Saturday, March 24, 2012
sylviaduckworth.Louis Sulek was kind enough to post instructions on how to easily type accents. This is something I thought I had a handle on but I just discovered that I have been doing things the hard way when it comes to typing accents in my french documents. I usually use alt keys or the French keyboard setting on my computer but I just learned that you can type both English and French texts using the same keyboard. It is called the United States- International keyboard.
Sounds good? Well here is what I leaned. Here are instructions for doing it in Windows 7:
So first you need to add the United States- International Keyboard to your computer.
1) Go to start.
2) Control Panel
3) Region and Language
4) Keyboard and Languages
7)Under the English (United States) section find: United States International and select the check box.
8) Select Okay
9) Then make English(United States) United Sates- International your default keyboard by selecting it from the drop down list.
For instructions for XP see the original article that Louis wrote here: https://docs.google.com/document/d/1PoqDvelLmftimSQ3nZMWyFsmHUKhN_9wRv11TFhyOmA/edit
To type: é = ‘ (close to the enter key) then e
To type è= ` key (left of 1) then e
Follow the same directions but substitute correct letter to get à
To type ê use shift-6 followed by e
To type ç use ‘ (close to the enter key) then c
To type ö shift-’ followed by o
To do capital letters follow instructions above but press shift key between the symbol and the letter.
I am so excited about this I had to share. I am looking forward to trying this keyboard with my grade 1's. So much less complicated. When I did typing activities with my students I often purposefully chose activities without accents or got then to write the accents in after. No more of that! :)
So today I learned how to use the United States International Keyboard. Do you have any great time saving tips for typing in French? Any great resources you use?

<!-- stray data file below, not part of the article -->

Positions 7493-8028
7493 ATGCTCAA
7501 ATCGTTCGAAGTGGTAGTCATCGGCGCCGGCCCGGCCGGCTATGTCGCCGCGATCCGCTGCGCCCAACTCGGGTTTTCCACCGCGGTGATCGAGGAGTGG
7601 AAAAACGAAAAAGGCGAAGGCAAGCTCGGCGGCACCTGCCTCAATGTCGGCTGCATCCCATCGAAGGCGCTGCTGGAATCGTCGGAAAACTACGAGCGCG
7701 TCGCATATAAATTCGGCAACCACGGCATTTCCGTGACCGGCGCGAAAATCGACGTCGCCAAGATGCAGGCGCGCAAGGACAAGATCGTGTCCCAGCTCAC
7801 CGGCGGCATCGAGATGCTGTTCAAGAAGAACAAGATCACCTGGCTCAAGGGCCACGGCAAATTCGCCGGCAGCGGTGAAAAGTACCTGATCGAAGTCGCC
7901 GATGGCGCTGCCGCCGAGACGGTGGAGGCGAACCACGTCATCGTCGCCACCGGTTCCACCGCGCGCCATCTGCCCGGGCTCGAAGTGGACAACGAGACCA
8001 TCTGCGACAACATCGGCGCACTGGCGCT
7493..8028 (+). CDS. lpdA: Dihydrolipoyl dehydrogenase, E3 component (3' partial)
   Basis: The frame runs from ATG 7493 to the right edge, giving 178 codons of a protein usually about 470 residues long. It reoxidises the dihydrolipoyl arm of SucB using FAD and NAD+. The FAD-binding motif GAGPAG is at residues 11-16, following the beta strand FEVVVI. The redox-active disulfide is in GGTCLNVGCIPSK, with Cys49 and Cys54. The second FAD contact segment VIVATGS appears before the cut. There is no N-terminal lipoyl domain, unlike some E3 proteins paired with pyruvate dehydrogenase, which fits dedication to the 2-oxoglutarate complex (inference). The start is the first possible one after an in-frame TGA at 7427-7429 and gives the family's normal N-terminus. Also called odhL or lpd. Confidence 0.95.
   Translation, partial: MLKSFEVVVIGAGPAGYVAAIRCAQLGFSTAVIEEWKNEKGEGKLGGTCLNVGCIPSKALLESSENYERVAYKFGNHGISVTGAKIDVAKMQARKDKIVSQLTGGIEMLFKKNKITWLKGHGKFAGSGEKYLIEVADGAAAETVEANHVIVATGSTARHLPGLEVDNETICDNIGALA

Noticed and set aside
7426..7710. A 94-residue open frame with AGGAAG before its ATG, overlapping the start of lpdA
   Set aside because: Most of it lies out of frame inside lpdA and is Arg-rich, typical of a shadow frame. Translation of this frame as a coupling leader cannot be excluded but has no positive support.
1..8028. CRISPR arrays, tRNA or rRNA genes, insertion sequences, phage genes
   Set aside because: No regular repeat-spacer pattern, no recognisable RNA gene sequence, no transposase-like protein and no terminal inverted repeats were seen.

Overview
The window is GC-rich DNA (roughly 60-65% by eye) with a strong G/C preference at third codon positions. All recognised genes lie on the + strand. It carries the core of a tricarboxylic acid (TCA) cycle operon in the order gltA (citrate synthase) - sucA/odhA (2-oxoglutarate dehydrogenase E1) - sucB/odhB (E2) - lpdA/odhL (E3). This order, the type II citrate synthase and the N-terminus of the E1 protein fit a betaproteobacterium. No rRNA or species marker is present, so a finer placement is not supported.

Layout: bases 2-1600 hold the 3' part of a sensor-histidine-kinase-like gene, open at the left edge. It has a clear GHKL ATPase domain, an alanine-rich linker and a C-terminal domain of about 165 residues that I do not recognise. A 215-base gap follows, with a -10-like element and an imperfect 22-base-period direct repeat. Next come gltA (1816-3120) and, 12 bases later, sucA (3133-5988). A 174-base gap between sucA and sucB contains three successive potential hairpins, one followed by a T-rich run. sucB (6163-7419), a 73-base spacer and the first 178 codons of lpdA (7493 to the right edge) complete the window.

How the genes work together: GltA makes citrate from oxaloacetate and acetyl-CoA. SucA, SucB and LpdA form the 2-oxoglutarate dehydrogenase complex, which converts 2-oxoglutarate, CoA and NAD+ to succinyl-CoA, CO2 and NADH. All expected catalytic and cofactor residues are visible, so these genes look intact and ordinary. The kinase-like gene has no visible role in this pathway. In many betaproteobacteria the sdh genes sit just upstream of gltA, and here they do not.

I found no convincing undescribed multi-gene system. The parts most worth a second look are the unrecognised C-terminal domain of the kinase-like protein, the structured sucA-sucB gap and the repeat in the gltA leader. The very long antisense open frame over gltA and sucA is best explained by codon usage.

Wednesday, March 21, 2012
It is spring break here which means I have some spare time to catch-up on some professional development and reading. I thought I would take a minute and blog about a few of my favorite places to find ideas, resources and inspiration. So today’s blog is called:
Places I am learning from this Spring Break.
Twitter offers quick bites of pro-d without too much stress. The trick is to find great educators and follow them, then read what they have to say. Join in on the conversation by following hashtags that apply to you. I personally love #edchat #frimm #kinderchat and #langchat. When I find someone who interests me I then follow them. Some of my favorite education tweeps are:
Check out http://www.cybraryman.com/edhashtags.html for a great list of education hashtags.
New to Twitter? Check this out:
I started my scoop.it page a little by accident not really understanding what it was but I love it. It forces me to look for targeted resources on my topic on interest and evaluate them in terms of quality and usefulness to others. I also love the topic newsfeed that gives me a quick glance at articles connected to my interest areas and the ability to easily erase them when they aren’t useful to me.